The Harvard Business Review publishes on a range of business topics, and while their content is often good, sometimes one wonders. This is one of those times. In the April 2013 issue they published an article, “3 Rules for Success,” based on the research of two members of Deloitte, one of whom is their Chief Strategy Officer. The article starts with this statement: “Much of the strategy and management advice that business leaders turn to is unreliable or impractical.” I agree.
In the authors’ quest to give valuable advice they undertook “rigorous research …” that involved “…a statistical study of thousands of companies.” Their research found three fundamental rules that make companies great. Before I state the rules, one needs to be clear that their findings are based on the number of companies who achieved superior results using a particular approach, and this therefore determined the “rules.” That is, the more companies that were successful with an approach, the more likely it was to be a “rule.” Turns out they only found three rules that matter.
- Better before cheaper. That is, compete on a differentiation other than price.
- Revenue before cost. That is, focus on increased revenue not lower costs.
- There is no rule three, only the first two count.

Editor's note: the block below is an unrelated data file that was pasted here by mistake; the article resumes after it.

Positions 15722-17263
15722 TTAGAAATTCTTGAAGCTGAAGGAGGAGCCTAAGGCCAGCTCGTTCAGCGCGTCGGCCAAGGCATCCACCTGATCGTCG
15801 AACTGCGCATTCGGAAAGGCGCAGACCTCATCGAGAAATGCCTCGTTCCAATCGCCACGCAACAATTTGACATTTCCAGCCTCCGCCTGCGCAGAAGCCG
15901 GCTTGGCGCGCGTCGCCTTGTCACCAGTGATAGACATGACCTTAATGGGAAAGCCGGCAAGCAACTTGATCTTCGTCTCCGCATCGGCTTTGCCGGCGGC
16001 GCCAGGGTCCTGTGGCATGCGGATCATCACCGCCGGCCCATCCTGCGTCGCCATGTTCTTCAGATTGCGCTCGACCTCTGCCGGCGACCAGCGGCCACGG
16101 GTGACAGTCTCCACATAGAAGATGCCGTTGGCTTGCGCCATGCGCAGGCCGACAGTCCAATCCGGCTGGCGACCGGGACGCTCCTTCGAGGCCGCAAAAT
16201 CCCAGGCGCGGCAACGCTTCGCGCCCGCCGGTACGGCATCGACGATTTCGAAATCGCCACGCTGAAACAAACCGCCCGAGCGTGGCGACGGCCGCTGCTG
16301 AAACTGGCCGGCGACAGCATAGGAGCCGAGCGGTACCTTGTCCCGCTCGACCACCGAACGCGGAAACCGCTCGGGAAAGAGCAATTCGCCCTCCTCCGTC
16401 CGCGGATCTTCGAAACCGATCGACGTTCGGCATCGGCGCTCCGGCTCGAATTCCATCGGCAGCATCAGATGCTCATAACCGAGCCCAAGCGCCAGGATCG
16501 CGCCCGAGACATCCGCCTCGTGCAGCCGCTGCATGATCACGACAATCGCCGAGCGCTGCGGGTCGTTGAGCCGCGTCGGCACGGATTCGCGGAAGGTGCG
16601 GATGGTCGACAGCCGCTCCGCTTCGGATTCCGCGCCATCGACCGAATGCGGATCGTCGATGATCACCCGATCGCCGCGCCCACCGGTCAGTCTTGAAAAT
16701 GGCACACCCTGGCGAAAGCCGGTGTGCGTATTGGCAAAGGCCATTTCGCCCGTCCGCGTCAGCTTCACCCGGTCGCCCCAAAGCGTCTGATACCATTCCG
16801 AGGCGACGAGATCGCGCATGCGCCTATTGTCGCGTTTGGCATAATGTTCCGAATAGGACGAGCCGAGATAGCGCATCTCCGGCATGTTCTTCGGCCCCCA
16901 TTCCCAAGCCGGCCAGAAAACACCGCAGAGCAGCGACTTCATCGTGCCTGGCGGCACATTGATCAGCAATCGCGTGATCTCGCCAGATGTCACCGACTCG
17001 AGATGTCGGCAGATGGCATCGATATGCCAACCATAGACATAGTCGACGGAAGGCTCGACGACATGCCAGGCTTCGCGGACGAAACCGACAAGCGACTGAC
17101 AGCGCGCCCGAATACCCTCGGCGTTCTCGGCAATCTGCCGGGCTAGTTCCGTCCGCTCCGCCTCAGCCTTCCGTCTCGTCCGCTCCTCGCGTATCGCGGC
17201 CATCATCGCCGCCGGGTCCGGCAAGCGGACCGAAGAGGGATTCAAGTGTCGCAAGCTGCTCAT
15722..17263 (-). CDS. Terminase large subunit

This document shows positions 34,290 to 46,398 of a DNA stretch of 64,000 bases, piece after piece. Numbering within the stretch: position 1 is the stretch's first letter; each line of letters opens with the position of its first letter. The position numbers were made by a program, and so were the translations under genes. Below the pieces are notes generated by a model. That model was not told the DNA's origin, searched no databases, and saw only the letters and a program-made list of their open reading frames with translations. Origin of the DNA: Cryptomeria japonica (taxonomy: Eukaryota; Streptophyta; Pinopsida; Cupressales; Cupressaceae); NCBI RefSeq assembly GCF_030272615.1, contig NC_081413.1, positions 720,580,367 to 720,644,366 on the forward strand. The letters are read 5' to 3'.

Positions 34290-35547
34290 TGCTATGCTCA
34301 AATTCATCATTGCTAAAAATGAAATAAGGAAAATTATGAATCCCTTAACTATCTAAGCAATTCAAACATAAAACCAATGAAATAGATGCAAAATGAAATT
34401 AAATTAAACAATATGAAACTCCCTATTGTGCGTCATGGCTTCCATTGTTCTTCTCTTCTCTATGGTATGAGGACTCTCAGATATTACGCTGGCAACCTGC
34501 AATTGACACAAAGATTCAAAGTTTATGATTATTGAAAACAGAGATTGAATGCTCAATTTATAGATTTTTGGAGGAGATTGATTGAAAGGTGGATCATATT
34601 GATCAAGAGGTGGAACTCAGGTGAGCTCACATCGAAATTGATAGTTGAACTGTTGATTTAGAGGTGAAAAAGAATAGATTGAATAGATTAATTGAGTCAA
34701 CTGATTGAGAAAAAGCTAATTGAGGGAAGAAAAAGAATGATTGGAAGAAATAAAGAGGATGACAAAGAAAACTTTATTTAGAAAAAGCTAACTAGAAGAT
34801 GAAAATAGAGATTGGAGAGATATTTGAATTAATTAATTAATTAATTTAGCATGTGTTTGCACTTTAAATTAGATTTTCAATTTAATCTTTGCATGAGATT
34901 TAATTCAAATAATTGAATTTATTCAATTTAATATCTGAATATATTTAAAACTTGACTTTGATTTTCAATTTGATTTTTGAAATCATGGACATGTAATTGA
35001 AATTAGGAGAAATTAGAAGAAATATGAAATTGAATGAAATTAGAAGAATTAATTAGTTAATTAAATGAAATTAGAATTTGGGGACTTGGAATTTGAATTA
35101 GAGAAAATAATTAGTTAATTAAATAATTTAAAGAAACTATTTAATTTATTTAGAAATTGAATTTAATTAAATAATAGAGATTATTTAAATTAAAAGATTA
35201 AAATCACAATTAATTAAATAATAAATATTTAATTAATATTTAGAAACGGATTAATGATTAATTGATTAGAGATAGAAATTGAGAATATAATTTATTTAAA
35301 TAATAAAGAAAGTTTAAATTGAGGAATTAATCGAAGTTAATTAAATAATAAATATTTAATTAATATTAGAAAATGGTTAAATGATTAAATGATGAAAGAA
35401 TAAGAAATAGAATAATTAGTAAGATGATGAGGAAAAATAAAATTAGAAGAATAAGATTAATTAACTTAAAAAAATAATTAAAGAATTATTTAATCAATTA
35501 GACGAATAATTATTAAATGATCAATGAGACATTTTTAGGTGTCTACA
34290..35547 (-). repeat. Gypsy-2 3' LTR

Amazing findings until you think about the basis of the research and their conclusions. They found more companies were successful with a differentiation strategy than a cheaper price strategy. Big surprise … not.
There are many ways to successfully differentiate a product or service, but there is only one low price leader. So in any given market there will always be more companies than one that are successful with differentiation, so that strategy will always have more successful companies than the one low price leader.
Ditto for revenue before costs. There again can only be one lowest cost producer, while there are many ways to grow revenue by varying price and volume. Again no surprise that there are more successful companies with revenue growth strategies than the one lowest cost producer.
Liars, damn liars, and statisticians comes to mind.